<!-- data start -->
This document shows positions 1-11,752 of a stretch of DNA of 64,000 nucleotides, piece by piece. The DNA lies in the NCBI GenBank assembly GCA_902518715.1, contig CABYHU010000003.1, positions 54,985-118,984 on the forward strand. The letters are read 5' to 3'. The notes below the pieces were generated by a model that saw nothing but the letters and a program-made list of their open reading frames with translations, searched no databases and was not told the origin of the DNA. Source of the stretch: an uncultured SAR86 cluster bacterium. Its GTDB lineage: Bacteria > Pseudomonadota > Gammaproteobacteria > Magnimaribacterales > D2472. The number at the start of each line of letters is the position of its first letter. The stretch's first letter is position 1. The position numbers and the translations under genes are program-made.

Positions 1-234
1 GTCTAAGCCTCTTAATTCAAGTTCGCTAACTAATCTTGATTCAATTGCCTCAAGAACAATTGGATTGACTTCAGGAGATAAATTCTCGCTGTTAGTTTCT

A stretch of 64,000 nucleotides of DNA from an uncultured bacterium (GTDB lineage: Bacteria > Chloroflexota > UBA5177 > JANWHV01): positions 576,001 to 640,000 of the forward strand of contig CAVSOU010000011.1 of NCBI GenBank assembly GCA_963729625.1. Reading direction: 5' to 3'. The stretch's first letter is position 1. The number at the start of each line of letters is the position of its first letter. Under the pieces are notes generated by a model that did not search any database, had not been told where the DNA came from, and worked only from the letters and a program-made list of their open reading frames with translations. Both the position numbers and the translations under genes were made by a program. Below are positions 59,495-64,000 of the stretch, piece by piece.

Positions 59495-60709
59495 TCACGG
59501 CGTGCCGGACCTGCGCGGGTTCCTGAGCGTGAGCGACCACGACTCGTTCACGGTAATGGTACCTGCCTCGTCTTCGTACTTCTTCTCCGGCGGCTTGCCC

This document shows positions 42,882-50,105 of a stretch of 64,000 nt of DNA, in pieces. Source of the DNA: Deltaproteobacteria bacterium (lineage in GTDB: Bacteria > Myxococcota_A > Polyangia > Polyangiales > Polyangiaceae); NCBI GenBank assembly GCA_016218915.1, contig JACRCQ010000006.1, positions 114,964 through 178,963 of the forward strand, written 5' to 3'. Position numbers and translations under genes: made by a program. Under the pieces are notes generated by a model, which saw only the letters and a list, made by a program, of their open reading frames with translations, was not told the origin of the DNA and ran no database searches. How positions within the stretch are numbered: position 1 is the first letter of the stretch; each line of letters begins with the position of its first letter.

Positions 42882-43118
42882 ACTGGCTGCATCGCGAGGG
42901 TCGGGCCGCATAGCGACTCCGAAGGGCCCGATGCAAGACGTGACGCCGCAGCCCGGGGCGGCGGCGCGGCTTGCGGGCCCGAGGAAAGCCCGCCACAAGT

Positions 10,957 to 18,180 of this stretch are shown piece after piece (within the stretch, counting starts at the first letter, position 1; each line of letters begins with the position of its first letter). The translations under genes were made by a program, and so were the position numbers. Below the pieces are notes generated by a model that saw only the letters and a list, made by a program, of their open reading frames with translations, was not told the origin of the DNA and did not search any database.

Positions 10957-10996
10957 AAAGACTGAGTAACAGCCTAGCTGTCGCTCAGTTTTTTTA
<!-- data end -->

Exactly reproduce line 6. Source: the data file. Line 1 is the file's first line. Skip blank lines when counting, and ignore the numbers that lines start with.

59495 TCACGG